Ralph Mathekga: Will De Lille's 'Good' be good enough for voters?
Here is a veteran of South African politics who realised that there is nothing good about our politics at the moment. Can she make South Africa good again? asks Ralph Mathekga.
Did Patricia de Lille just pull a practical
one on South Africa by simply naming her party "Good"?
The former Cape Town mayor did not even try to prefix the word "Good" with anything to the effect of "South Africa Good", or even "Good Enough".
It's indeed a feel-good idea to name a political party plain "Good". After all, politics is not complicated, it's about good and evil and De Lille is clear as to where she stands.
Some will find this idea a stroke of genius, others will think it's lame and not good for the country. When one considers the dismal state of South Africa's politics, it makes sense to just commit to be good. Goodness describes the basics that we probably need as a nation.
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This party could be on its way to become "Excellent", as in the name of the party. For now, however, De Lille concluded that all we need is the basics minus the fancy claims in party names that end up being pies in the sky.
Here is a veteran of South African politics who realised that there is nothing good about our politics at the moment. Political parties have made all claims you can think of in their names.
Some of our political parties have claimed to be revolutionary and democratic while remaining stagnant and fascist in the manner in which they operate. Some of the parties have had leaders who came out of closets and wished they could be dictators for a week just to sort a few people out.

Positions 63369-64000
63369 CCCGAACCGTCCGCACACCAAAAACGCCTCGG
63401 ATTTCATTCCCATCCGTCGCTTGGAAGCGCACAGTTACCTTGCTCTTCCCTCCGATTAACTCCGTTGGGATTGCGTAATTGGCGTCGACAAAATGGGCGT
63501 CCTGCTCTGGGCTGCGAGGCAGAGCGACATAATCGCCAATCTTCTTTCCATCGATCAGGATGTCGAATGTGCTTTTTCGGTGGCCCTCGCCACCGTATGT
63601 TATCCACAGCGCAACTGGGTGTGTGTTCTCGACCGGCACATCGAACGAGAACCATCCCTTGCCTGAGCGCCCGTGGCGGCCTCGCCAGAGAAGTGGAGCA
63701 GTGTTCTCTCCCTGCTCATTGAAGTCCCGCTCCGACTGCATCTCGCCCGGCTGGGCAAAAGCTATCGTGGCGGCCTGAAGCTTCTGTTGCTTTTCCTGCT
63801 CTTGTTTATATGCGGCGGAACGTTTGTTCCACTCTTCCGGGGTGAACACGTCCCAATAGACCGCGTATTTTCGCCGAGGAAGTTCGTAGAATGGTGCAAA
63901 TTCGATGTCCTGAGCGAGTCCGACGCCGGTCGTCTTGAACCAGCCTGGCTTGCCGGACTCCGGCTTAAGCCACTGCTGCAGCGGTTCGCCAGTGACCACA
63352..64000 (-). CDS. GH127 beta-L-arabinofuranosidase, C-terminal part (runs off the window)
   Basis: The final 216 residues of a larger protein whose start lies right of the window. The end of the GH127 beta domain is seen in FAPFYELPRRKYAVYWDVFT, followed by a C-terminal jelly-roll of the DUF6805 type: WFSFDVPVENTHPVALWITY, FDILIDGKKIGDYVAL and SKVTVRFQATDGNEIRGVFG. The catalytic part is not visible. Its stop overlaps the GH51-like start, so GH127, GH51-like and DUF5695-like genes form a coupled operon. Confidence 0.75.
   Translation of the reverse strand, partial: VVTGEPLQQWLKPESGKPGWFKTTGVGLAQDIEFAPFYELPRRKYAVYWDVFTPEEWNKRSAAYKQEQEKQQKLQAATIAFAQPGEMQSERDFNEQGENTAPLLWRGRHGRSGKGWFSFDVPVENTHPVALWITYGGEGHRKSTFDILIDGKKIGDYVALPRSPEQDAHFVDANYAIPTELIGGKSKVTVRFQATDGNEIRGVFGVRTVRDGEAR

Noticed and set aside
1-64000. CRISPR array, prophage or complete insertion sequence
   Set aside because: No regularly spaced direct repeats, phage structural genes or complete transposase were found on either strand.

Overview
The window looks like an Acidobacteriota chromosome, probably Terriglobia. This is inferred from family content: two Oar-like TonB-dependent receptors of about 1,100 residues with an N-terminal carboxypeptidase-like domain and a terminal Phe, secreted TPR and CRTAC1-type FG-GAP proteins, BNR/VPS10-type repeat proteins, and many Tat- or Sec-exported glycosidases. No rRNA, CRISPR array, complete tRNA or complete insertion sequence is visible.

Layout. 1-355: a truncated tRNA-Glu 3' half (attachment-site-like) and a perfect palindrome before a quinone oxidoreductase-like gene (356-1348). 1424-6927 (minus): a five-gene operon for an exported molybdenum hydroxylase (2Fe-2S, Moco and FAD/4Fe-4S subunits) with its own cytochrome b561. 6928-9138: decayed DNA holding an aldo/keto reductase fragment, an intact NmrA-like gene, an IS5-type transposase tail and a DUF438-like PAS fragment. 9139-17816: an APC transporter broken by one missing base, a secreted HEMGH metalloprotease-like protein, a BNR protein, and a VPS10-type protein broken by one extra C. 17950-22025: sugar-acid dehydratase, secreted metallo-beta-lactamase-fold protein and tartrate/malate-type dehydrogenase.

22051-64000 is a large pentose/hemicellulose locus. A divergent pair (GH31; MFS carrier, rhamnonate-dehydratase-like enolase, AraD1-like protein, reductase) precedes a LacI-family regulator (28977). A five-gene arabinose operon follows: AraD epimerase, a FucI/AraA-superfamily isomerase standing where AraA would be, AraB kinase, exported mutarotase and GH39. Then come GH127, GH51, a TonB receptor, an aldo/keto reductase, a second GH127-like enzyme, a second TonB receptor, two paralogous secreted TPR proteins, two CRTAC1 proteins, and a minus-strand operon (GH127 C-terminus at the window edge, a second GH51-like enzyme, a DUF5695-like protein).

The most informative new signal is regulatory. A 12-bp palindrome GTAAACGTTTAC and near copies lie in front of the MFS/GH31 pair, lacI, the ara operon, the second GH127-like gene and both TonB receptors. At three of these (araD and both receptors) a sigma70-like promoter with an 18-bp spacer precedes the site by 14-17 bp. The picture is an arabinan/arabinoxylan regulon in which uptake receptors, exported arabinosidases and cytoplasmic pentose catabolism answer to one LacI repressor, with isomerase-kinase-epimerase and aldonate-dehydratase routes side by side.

We are a nation of slogans and snazzy expressions. Even our government has a habit of coming out with catch phrases just to express policy priorities. We talk a lot and come across as very committed, yet we do so little in practice.
Remember ideas such as "all hands on deck" under former president Thabo Mbeki? President Cyril Ramaphosa took the matter to another level and adopted "thuma mina".
One person has been observing all the empty talk and decided she is "Good" with all this talk by people who are claiming to be working on building rockets to the moon whilst failing to find the nearest post office.
In all fairness to De Lille, South Africa's politics lacks the moral basis. And this is just not good! The dormant political parties in South Africa are not acting on the basis of what is good or bad for the nation; they are rather guided by political expediency. Therefore, De Lille decided to put the good back into our politics.
Before I ruin this beautiful day of simplicity and sheer honesty – attributes that have become so scarce in our politics lately – let me stop here and salute the leader who decided to commit to MAKE SOUTH AFRICA GOOD AGAIN!
- Ralph Mathekga is a senior researcher at the Centre for Humanities Research (CHR) at the University of the Western Cape. He is author of When Zuma Goes and Ramaphosa's Turn.
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